Transitions between or within gaits teach your horse how to compress and lengthen his stride—to use himself like an accordion or to become adjustable. Walk-halt-walk. Walk-trot-walk. Trot-canter-trot. Walk-canter-walk. Or bigger trot-smaller trot-bigger trot. Smaller canter-bigger canter-smaller canter.

It’s easier to keep your horse balanced on curved lines, so practice transitions on a 20-meter circle before you try them on a straight line. Eventually, you’ll rebalance your horse by riding frequent micro-transitions—split-second, nearly invisible sequences in which you close your hand/give with the hand/use your leg to refresh the energy—known as half-halts.

What You Feel

As you progress in dressage, you’ll become more aware of your horse’s balance—which corresponds to how he feels in your hand. Is there dead weight in the reins pulling down and leaning on the bit? Try riding a transition that will shift weight off his forehand, followed by more energy from behind.

Do you have “empty reins” and you can’t see the bridle crownpiece when you glance down? Your horse may have curled his neck and is “hiding” behind the bit instead of reaching into the contact. This can be a tough habit to correct and may require a milder bit, help from an experienced trainer, or both.

A horse that snatches at the reins, pokes his nose up and out (goes “above the bit”), opens his mouth, sticks his tongue out of his mouth or over the bit, or exhibits other unwanted behaviors when asked to step forward into an elastic contact may be telling you that something hurts, that he feels trapped by your hand, or that he hasn’t been trained to accept the aids. A physical exam by your veterinarian is always a good first move, followed by a check of how well the tack fits, especially when it comes to the bit and bridle.

Once physical problems or discomfort have been ruled out, prepare for a slow, patient retraining process if you suspect that contact issues are the result of previous bad riding that caused pain in the mouth or general distrust of the rider’s hands.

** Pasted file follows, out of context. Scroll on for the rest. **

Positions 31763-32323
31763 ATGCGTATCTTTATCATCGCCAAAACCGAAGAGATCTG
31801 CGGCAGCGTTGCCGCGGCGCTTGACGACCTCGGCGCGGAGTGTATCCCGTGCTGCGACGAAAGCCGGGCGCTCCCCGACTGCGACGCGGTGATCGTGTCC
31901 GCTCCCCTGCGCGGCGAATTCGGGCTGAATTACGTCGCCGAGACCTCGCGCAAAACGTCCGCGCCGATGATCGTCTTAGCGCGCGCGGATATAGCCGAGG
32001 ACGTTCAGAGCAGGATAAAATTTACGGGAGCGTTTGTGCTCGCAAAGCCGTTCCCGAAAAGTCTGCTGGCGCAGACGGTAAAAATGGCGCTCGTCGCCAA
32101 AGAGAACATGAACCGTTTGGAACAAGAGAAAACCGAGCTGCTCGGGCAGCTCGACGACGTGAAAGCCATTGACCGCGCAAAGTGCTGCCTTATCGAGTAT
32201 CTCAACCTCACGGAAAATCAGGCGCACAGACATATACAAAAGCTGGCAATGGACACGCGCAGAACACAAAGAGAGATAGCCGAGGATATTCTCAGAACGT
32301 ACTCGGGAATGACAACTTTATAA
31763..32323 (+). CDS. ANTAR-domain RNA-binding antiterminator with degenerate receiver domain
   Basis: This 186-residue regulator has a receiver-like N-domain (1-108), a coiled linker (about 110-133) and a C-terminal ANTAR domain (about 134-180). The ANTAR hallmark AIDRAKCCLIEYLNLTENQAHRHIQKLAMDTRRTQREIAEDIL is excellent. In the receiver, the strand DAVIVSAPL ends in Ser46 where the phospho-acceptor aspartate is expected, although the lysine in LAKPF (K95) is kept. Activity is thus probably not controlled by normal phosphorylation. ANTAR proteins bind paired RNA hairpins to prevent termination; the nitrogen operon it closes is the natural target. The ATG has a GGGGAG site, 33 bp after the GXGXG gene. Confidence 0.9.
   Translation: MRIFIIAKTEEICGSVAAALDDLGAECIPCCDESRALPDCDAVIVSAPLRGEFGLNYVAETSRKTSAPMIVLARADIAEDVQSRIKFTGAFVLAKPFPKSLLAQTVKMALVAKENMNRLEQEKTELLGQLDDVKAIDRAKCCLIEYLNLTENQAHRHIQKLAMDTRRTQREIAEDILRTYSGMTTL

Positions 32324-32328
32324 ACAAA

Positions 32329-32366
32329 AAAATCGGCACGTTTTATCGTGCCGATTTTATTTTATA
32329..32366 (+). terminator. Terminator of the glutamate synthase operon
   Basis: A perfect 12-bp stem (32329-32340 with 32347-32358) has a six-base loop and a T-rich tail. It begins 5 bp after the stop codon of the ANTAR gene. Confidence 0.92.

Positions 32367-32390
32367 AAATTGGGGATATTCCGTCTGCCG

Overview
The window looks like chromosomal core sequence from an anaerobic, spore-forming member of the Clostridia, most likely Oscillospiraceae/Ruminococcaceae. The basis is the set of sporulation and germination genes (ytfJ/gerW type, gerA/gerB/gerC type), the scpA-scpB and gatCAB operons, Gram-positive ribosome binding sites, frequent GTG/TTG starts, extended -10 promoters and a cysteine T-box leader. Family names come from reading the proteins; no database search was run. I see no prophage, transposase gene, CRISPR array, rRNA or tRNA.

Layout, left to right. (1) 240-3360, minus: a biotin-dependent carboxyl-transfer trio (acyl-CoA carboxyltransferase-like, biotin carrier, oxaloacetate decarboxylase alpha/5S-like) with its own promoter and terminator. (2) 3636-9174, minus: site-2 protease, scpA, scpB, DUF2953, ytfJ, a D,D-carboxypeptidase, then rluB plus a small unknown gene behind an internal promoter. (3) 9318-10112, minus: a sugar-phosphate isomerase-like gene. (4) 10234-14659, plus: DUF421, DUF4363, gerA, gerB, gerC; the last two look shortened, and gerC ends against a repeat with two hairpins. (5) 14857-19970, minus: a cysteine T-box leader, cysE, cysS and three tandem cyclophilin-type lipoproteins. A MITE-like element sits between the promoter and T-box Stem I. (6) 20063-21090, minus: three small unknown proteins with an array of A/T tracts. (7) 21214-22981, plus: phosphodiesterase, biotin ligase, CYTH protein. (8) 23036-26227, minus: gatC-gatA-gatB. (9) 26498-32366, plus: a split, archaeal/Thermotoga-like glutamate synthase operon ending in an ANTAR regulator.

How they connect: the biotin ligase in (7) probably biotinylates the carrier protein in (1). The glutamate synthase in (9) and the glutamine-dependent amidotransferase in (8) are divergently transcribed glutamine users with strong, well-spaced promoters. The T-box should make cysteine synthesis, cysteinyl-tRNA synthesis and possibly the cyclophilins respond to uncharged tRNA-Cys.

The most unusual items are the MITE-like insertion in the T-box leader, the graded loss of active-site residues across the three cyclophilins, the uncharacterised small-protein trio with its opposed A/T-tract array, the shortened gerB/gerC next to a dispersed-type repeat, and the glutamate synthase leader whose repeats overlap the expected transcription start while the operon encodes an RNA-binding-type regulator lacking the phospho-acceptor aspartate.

Here I am riding a medium trot at Second Level, in what appears to be an elastic and non-restrictive contact. My horse is stepping forward into the contact; it’s not being achieved by pulling back on the reins. Photo by

When the Reins “Come Alive”

Correct contact is described as elastic because the reins actually feel as if they’ve turned into nice big bungee cords, singing with energy and with an ideal amount of tension—neither taut nor slack.

Some people liken the feel to that of a firm-but-friendly handshake. Another analogy is the “alive” feeling of having a medium-sized fish on a line—which would feel different than a teensy goldfish that weighs next to nothing or a monster that’s threatening to pull you out of the boat.

Dressage is a conversation between horse and rider. When you start to sense that “alive” feeling in the reins, you’ll take your communication to a whole new level. n HI

This article about developing contact with your horse appeared in the August 2020 issue of Horse Illustrated magazine. Click here to subscribe!

Jennifer O. Bryant

Jennifer O. Bryant is the editor of USDF Connection. She is the author of three books, including The USDF Guide to Dressage.